Junior League Celebrates Its 60th : 500 Women Sing Happy Birthday at the Century Plaza

Times Staff Writer

There was a megaton of superwoman power on the dais saluting another megaton of superwoman power when the Junior League of Los Angeles celebrated its age--a graceful 60--this week at the Century Plaza Tower. For the finale, 500 women, young and older, stood, with Pat Meek leading, and sang “Happy Birthday” to themselves as a gigantic white cake with blazing candles was wheeled in.

Petite and brown-haired Eve Lee, president in 1935-36, was among those singing. So was keynoter Jean Webb Vaughan Smith, president in 1954, a former national league president and the wife of former U.S. Attorney General William French Smith.

The league’s first president in 1926, Mrs. C. Gardner Bullis, is deceased. But the numerous presidents who have charted the league’s course since it was founded by 32 community-spirited women under the leadership of Katherine Thomas Jacomini and Henriette Janss Braly to provide a convalescent children’s home, were in the crowd.


Those presidents are the ones who have initiated league projects (today’s members donate more than 100,000 service hours annually) that have resulted in the Docent Council of the Los Angeles County Museum of Art, the Junior Arts Center and Gallery, Around Town With Ease (the guidebook for the disabled), the Performing Tree, the Alcoholism Information Center, the Victim Assistance Project (aiding victims of violent crime through the district attorney), the Olive Stone Center, the Los Angeles Antiques Show, the Cancer Counseling Line, and the Adolescent Pregnancy ChildWatch program. Just a few.

It was definitely a happy reunion, a warm and gregarious occasion designed by current president Sue Patrick to mesh the ages. “I just love this,” said member Mary Lane sitting next to a league sustainer definitely 30 years her senior. “Thank you for sharing this evening with me.”

A Super Salute

The party was the occasion to salute four “Outstanding Sustainers” (league members over 45). The Superwomen Four are Mary Duque, Jacqueline McMahan, Tamra Dickerson and Lucy Toberman. Each, in turn was introduced by a Superwoman--Mrs. Gabriel Carlos Duque by Carol Patterson (Childrens Hospital volunteer director), Mrs. James McMahan by Wendy Borcherdt (former undersecretary of education), Mrs. Donald Dickerson by Nancy Call (Banning Residence advocate) and Mrs. Homer Toberman by Mary Ripley (social causes). Mary Duque, there with her daughter-in-law Marilyn Duque and namesake granddaughter Mary Duque, was lauded as the president of Childrens Hospital of Los Angeles and “as the most dedicated, loved and respected lady I have ever known” and for her single-handed efforts to raise more than $100 million.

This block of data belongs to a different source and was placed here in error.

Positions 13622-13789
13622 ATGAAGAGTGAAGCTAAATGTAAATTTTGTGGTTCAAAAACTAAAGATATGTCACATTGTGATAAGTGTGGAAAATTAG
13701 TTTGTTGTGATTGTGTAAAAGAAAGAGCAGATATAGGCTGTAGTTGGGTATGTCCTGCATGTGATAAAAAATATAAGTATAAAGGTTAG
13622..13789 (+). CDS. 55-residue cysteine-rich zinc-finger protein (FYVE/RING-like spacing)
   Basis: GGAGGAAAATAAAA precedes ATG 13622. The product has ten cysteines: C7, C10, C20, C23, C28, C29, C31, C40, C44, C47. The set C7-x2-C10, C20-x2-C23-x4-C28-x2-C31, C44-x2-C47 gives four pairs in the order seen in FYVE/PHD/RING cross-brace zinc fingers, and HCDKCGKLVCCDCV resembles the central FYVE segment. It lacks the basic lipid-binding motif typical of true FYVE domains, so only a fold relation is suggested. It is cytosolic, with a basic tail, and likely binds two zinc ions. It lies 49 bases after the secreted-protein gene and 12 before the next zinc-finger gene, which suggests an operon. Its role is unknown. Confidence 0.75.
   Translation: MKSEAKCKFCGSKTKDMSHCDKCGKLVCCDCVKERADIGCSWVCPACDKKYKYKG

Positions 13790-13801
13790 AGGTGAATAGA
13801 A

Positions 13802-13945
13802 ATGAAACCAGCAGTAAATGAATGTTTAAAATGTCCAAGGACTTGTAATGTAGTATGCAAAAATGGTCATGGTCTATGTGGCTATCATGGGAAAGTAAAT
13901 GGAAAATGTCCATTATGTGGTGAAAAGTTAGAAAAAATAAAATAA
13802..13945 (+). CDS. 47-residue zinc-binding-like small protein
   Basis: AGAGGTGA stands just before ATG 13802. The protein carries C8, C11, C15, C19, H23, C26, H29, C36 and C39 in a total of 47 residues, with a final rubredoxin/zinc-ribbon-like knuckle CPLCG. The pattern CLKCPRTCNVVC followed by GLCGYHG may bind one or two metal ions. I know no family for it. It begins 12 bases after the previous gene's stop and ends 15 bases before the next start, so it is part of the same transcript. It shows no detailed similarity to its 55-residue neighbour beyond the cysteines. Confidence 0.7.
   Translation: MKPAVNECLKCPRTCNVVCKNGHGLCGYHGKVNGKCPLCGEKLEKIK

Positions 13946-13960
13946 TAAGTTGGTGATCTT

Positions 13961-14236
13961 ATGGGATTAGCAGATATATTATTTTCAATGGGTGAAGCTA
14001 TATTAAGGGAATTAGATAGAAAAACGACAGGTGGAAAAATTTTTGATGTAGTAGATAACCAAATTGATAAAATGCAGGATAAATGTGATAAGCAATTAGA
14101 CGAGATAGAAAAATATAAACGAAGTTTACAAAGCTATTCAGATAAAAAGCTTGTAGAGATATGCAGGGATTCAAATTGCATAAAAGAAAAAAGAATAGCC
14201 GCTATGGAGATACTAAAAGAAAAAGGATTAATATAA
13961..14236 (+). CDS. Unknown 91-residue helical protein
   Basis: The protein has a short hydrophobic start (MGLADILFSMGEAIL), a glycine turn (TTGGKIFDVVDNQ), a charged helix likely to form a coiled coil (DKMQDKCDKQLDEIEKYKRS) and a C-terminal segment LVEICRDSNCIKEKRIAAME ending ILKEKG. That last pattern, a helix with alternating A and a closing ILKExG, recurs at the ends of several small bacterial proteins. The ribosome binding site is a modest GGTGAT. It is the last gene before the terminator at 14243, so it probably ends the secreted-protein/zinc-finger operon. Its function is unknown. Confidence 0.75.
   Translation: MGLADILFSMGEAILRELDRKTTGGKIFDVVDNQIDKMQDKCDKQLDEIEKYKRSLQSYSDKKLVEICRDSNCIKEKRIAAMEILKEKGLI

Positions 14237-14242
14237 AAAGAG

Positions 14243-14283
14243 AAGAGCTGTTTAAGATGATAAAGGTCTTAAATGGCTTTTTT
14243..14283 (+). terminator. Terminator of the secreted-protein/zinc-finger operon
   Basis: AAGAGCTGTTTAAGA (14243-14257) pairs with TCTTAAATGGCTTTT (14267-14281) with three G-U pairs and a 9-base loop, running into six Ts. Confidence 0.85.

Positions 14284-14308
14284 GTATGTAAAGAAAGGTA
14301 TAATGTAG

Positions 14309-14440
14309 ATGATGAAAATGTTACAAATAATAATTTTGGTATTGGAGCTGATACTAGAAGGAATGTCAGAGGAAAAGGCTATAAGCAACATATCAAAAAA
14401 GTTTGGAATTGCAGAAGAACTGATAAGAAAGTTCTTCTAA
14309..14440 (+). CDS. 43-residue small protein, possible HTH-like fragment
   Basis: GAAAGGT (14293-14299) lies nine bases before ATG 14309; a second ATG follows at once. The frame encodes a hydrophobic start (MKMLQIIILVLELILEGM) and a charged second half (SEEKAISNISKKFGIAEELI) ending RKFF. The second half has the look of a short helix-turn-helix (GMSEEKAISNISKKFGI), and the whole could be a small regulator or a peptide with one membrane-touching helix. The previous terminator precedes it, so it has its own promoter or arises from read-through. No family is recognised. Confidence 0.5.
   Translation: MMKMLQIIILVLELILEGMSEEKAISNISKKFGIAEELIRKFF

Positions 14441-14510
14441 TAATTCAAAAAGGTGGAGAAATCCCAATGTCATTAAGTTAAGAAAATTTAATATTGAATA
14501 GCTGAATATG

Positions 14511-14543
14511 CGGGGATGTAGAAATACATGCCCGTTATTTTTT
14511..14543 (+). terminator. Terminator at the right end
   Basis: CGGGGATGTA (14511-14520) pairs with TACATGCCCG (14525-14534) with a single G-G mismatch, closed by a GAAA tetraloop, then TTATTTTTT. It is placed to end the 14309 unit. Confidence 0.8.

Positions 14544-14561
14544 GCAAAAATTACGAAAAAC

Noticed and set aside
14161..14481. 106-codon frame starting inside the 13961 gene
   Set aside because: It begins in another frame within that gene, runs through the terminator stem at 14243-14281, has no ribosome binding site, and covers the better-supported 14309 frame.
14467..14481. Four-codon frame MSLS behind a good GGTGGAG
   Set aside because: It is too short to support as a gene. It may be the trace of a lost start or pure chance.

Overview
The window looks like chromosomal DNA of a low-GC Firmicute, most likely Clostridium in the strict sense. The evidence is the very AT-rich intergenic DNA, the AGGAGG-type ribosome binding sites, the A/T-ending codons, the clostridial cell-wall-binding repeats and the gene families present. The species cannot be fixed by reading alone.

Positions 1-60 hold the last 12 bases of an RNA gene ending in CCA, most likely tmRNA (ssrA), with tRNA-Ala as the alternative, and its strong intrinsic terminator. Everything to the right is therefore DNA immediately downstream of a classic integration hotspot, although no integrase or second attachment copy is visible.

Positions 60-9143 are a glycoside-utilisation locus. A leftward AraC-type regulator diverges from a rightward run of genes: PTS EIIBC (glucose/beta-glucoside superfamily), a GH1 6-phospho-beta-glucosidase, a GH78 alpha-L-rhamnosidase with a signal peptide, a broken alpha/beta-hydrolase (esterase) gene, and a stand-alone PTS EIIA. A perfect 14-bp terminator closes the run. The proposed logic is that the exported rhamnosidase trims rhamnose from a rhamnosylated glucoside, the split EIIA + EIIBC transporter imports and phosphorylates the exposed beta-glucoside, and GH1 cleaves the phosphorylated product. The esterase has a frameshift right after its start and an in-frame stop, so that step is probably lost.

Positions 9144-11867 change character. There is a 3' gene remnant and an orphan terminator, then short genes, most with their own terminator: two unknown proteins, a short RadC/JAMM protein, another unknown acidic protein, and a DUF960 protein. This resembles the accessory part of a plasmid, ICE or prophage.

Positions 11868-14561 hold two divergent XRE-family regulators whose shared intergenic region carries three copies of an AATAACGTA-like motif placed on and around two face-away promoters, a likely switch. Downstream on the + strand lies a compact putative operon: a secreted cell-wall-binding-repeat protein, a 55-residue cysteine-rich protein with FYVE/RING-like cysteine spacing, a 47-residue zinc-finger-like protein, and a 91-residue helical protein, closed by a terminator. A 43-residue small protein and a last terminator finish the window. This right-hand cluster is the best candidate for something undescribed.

Jackie McMahan was praised for her dedicated support of the Brentwood Center for Educational Therapy (a school for autistic) and for the development of a dream, the Angels Attic museum of antique doll houses and miniatures, which supports the school.

Tamra Dickerson was lauded for the co-founding of the Performing Tree, the organization launched to bring cultural arts to schoolchildren after drastic government cuts, and for her selfless dedication to the support of opera.

Lucy Guild Toberman was praised for founding 31 groups, including the Colleagues, Les Amies, the San Marino Auxiliary of Five Acres and for her philanthropic and influential carry-through to government.

In a sense, everyone was a heroine--both the older presidents and members, who recalled wearing white gloves and hats to meetings, as well as the present members. Currently, more than 70% of those have jobs, and many juggle husband, children and home, while assuming serious responsibilities designed to make Los Angeles more livable.

Indeed, the talk of contrast was paramount. Once, members joined at age 21 or so and remained until 40 when they went “sustaining.” A provisional class numbered maybe 25-40. Today, as both Carolyn Milner, president-elect, and Valerie Holberton, a recent president, noted, there are 170 new provisionals and they remain members but 2.7 years, possibly because the pressures of volunteering cannot always be juggled comfortably in a life style that is often dwarfed by the pressures of work.

Mrs. Smith, in her address, noted that in the ‘80s, society is confronted by health and social problems “that no amount of money can solve,” even though there “may be as many as five to six million volunteer organizations in the United States today.” She urged strong community commitments: “It’s by the risk you take. . . . Each of us can make a difference, and we can make a difference.”

It was a positive note, planned by co-celebration chairmen Liz Freston and Julie Prewitt, and enjoyed by a raft of former presidents, among them, Jane Mock from the ‘40s; Lucia Myers, Mary Ripley, Pat Byrne and Julia Dockweiler, all from the ‘50s; Margaret Paterson Carr from the ‘60s; Vilma Pallette, Janice Carpenter, Wendy Borcherdt, Biddy Liebig, Ann Boren, Phoebe Vaccaro, Judy Jones, Jill Smith and Daryn Horton from the ‘70s, and Julie Masterson, Jeanne Mowlds, Val Holberton and Lea Ann King from the ‘80s.

Philanthropic leaders, too, were in abundance: Nancy Wayte, Betty Flower (Tamra Dickerson’s mother), Caroline Liebig, Laurie Bakkensen, Ann Petroni, Robin Patterson, Tricia Burdge, Cate Long, D’Arcy Catron, Iris Ingram, Cindy Norian, Denia Hightower, Linda Pennell, Beth Lowe, Bunny Coberly, Elizabeth Eastman and Barbara Bundy.